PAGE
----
(CN) – A Central California oilfield expansion project approved by the federal government failed to consider the impact to the environment, wildlife or drinking water, according to a federal lawsuit filed on Thursday.
The Center for Biological Diversity says state and federal regulators did not consider the environmental impact of over 400 new oil wells at the project site in San Luis Obispo County, a violation of the National Environmental Policy Act and Endangered Species Act.
An aquifer at the location would become host to oil-waste fluid from the operation, according to the lawsuit filed in federal court in San Francisco. The operators of the Arroyo Grande oilfield seek to more than double the number of wells to the site that already has 400 wells, which uses water-injection methods to extract oil.
In 2016, the Division of Oil, Gas and Geothermal Resources (DOGGR) with the state of California submitted a proposed aquifer exemption to the Environmental Protection Agency. In April 2019, the EPA approved the request, finding the oil field didn’t serve as a source of drinking water.
In their complaint, the environmental group says the site is home to rare and unique wildlife species, including the rare native annual herb Pismo clarkia, South-Central California Coast steelhead trout, and California red-legged frog.
The semi-rural area is located about halfway between Pismo Beach and San Luis Obispo and the aquifer site is located under rolling hills, vineyards and residents who live in the area, according to the complaint.
Previously, the environmental group sued DOGGR and the California State Water Resources Control Board for violating the state’s Environmental Quality Act because the agencies did not conduct a review on how the expansion would impact the area. But a Superior Court judge said those agencies didn’t have final approval which rested with the EPA.
Center for Biological Diversity attorney Lauren Packard said the lawsuit wants to hold the EPA accountable to the “bedrock environmental laws” that they should have followed. That includes consulting with the U.S. Fish and Wildlife Service.
Packard says the EPA hasn’t done its job with a proper analysis on how dangerous injection wells would impact the area.
“Oil waste can contain benzene and other cancer-causing chemicals that threaten water supplies and wildlife. Our environmental laws are supposed to prevent this kind of destruction, and we’re going to court make sure they’re enforced,” Packard said.
Residents who live near the Arroyo Grande Oil Field depend on well water for drinking, cooking and other domestic uses. The concern now is that operations at the site could contaminate the aquifer.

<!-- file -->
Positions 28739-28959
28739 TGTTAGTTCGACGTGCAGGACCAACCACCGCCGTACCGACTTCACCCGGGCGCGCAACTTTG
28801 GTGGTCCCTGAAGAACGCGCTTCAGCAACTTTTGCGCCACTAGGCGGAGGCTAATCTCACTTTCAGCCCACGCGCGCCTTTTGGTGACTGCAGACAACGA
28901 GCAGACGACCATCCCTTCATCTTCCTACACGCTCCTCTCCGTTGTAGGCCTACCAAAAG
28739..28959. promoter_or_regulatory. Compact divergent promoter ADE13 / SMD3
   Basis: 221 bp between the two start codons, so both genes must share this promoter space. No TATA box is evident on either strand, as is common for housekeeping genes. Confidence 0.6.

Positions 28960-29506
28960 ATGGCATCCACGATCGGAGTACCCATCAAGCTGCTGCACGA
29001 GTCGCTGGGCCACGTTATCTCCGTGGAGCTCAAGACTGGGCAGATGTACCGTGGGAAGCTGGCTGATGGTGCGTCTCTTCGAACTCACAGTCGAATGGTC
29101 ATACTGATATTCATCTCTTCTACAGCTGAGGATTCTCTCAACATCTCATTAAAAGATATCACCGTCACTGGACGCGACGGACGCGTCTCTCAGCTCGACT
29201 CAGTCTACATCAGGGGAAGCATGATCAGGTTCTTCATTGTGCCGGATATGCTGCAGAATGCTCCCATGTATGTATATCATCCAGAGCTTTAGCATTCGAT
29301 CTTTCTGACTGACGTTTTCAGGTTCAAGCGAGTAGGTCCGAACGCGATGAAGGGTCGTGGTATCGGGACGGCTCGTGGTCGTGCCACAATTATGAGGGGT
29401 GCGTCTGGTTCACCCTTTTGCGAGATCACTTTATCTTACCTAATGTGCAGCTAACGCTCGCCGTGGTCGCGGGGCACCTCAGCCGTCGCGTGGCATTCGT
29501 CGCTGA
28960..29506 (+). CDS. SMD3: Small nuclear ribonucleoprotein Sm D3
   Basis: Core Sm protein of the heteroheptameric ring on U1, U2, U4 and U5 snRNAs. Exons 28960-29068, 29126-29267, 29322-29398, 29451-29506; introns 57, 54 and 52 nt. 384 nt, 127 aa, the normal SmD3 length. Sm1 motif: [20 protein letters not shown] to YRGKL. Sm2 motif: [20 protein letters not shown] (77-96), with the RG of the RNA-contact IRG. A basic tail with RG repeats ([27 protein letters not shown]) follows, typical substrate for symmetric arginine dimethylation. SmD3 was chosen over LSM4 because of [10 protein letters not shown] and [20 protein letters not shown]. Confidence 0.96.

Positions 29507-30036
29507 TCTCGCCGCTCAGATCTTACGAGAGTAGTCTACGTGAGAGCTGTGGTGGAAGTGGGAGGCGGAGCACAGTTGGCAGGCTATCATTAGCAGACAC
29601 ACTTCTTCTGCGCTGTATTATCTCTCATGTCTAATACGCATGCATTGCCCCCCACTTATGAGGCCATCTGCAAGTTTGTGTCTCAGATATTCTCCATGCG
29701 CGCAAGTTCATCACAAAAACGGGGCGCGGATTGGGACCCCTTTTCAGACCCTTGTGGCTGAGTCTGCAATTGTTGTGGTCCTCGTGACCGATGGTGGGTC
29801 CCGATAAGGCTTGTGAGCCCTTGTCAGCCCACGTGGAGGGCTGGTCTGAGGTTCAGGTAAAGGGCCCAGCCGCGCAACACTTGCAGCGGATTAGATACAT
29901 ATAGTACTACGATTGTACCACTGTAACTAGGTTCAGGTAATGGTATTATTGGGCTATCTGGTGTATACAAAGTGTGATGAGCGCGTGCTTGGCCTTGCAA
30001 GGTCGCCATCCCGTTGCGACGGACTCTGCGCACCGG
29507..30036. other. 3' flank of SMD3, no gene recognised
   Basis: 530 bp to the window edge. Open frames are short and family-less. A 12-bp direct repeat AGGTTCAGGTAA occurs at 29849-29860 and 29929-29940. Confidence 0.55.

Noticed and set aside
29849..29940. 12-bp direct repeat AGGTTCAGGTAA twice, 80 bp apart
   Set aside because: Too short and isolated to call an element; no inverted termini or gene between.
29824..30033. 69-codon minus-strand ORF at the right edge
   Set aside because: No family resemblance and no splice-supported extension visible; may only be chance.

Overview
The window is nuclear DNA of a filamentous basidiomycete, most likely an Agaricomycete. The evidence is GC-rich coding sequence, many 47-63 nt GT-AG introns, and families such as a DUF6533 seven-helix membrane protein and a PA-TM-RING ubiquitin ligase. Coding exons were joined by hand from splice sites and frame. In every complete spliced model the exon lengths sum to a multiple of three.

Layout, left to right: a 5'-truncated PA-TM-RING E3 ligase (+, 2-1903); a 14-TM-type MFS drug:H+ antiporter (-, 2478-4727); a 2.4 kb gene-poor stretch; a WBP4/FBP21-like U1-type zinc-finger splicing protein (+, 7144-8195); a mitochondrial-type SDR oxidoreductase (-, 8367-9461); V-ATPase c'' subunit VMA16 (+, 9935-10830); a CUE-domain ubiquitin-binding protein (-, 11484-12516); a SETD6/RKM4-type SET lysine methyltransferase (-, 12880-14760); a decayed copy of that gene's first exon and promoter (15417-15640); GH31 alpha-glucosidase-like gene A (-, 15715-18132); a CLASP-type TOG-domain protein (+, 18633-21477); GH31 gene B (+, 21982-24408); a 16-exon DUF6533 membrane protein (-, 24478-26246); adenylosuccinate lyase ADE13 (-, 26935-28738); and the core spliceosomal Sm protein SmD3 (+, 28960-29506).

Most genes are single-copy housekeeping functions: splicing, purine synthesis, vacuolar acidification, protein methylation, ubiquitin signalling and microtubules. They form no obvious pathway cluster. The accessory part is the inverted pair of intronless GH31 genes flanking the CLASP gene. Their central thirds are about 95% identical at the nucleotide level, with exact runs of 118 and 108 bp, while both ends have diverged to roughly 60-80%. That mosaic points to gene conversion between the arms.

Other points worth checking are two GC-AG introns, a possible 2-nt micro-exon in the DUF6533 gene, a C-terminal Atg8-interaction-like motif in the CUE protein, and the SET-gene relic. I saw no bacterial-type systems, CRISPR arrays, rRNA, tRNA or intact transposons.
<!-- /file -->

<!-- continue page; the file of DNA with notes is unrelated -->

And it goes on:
The oilfield’s operators Sentinel Peak Resources previously purchased the site from Freeport-McMoRan who initially submitted the proposed expansion.
In a statement, oil trade group California Independent Petroleum Association called the lawsuit “frivolous.”
“It is a shame that Center for Biological Diversity feels it must counter the sound science of the federal EPA and two separate state agencies who have deemed this aquifer exemption to be appropriate,” said group’s CEO Rock Zierman.
“The Arroyo Grande oilfield will continue to responsibly operate” as it has since before the Center for Biological Diversity filed its first suit in 2016, Zierman said.
This week, California issued a moratorium on any new oil and fracking permits until further environmental reviews could be completed. The moratorium places a hold on new permits for high-pressure steam drilling, which have been linked to several major oil spills in the region earlier this year.
Gov. Gavin Newsom also asked for regulators to convene with environmental groups and public health advocates to reshape rules meant to protect communities from nearby oil drilling operations.
Packard says the moratorium does not extend to aquifer exemptions, but it’s still the EPA’s responsibility to evaluate the potential impacts on endangered plants, animals and the environment.
This summer, Chevron spilled 800,000 gallons of oil in Kern County, which seeped into a dry creek bed near Bakersfield which was considered one of the largest spills in recent decades.
The EPA did not respond to an email for comment.